Following yesterday’s Guest Blog by John Bryden, former land reform adviser to the Scottish Office, we are delighted to publish the thoughts of Brian Wilson on the topic. Brian was one of the founders of the West Highland Free Press, a newspaper established in part to expose the iniquities of the land question and whose masthead still carries the slogan borrowed from the Scottish Land League “An Tir, an Canan ‘sna Daoine – The Land, the Language, the People”. Brian was Minister of State in the Scottish Office from 1997-1998 and, within weeks of being appointed had set up the Community Land Unit in Highlands and Islands Enterprise which, together with the Scottish Land Fund, was one of the keys to unlocking the latent demand for community ownership of land in the region. (1)

This Guest Blog reproduces with permission Brian’s column in the West Highland Free Press today

The most useless 52 pages ever committed to print

Brian Wilson, 24 May 2013

When the Land Reform Review Group was established by the Scottish Government last year, I predicted that it would turn out to be a waste of time; an exercise in kicking the whole thing into touch until after the referendum. The timetable was the giveaway.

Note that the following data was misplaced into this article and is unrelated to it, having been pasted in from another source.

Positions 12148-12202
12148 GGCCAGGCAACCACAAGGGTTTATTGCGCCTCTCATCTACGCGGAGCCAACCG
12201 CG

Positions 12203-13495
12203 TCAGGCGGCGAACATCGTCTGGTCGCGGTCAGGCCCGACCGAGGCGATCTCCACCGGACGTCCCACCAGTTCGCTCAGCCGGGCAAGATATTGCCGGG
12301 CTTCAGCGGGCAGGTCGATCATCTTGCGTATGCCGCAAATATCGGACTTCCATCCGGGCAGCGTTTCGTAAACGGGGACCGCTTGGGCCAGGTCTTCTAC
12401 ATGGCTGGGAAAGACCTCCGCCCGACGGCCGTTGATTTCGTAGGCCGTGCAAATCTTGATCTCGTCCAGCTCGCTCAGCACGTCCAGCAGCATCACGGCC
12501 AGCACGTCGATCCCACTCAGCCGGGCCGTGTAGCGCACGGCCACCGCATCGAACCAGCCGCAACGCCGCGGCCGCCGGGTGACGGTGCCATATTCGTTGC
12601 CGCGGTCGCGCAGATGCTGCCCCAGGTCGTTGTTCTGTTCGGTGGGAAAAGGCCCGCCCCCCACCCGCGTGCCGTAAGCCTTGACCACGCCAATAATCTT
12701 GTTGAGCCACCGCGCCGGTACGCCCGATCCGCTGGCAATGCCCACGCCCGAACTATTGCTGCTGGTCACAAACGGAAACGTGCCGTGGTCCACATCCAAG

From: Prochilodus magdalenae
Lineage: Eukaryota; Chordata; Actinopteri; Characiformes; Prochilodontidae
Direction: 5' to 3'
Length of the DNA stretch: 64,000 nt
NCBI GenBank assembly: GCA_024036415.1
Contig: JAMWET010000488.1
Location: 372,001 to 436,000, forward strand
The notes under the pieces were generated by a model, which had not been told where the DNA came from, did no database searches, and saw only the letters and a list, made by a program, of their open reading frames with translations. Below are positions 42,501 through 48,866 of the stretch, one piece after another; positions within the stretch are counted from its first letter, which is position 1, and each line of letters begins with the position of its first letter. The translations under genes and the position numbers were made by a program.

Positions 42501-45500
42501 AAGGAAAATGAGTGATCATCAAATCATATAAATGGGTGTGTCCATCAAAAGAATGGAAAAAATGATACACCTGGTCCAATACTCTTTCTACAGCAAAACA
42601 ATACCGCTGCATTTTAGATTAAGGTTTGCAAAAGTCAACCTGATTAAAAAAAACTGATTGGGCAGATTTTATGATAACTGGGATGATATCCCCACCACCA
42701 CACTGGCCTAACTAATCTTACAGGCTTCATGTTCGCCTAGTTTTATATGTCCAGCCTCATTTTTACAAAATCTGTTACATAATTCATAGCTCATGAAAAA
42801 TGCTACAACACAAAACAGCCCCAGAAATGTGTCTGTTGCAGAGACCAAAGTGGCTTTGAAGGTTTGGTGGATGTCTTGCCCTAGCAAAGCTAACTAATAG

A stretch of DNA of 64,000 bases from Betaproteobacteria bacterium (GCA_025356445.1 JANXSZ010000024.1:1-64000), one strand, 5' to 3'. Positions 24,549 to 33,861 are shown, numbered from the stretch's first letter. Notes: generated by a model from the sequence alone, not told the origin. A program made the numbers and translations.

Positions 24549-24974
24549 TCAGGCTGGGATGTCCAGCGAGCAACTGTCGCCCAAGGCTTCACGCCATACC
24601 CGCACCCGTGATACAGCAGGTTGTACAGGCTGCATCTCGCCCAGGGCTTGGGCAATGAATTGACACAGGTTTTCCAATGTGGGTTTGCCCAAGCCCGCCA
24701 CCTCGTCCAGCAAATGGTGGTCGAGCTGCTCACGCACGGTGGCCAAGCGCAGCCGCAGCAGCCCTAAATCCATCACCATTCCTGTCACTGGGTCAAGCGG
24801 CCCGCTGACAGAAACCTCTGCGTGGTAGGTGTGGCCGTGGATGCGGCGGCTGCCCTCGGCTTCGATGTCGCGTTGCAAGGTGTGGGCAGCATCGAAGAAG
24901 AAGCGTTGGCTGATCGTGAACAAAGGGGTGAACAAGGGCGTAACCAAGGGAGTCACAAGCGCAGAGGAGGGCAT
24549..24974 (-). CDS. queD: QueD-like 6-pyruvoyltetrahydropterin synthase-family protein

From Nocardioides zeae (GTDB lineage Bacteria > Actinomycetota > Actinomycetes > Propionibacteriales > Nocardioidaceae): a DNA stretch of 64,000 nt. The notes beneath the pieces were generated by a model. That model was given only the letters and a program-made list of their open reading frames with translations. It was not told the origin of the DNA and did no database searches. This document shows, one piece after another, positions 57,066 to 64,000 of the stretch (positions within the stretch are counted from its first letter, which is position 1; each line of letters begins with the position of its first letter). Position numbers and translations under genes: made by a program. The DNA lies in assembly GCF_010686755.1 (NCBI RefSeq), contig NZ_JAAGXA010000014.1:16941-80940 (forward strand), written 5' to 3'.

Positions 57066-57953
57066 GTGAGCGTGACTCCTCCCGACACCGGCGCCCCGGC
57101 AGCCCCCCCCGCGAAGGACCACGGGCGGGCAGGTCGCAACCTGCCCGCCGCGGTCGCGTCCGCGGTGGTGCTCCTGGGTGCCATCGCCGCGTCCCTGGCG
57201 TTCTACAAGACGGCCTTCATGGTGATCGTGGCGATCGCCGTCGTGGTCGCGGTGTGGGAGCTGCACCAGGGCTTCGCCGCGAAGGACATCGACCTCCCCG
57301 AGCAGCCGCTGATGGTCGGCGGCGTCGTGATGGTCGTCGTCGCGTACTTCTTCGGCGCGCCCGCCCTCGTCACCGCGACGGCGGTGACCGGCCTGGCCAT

While that judgment stands, I am now tempted to think of it as a practical joke – a last mocking laugh at those who were still deluded enough to believe that anything as interesting as land reform might feature in a Scotland where radicalism has been replaced by the constitutional obsession.

The interim report of the Group is quite difficult to find even on its own web-site.  I can only put this down to cyber-embarrassment. In the long history of reports about what used to be called the Land Question in Scotland, this must surely be the most useless 52 pages ever committed to print.  If a Question exists, then it has entirely escaped the notice of the authors.

Andy Wightman, the campaigner on land issues who gallantly seeks to keep the flag flying, headed his own assessment of the Group’s report with the indictment: “Land reform withers on the vine of complacency and ignorance”.  I fear he is right. Nothing of value will emerge from the remit that the Land Reform Review Group has taken refuge in.

The group is chaired by Dr Alison Elliott, a former Moderator of the General Assembly of the Church of Scotland, who is doubtless  a well-intentioned soul. But she seems to have approached this task with a knowledge base close to zero and the report suggests little sign of having advanced from that starting-point.

There is no trace of historical context and little attempt to define the status quo, in order to understand why there is even an issue to address.  The nearest we get is the recognition that “Scotland has significantly large private landholdings and the discretions of ownership allow a few people to make decisions about large parts of the country’s land resource and also in some cases about the options available to the people who live their lives on it”.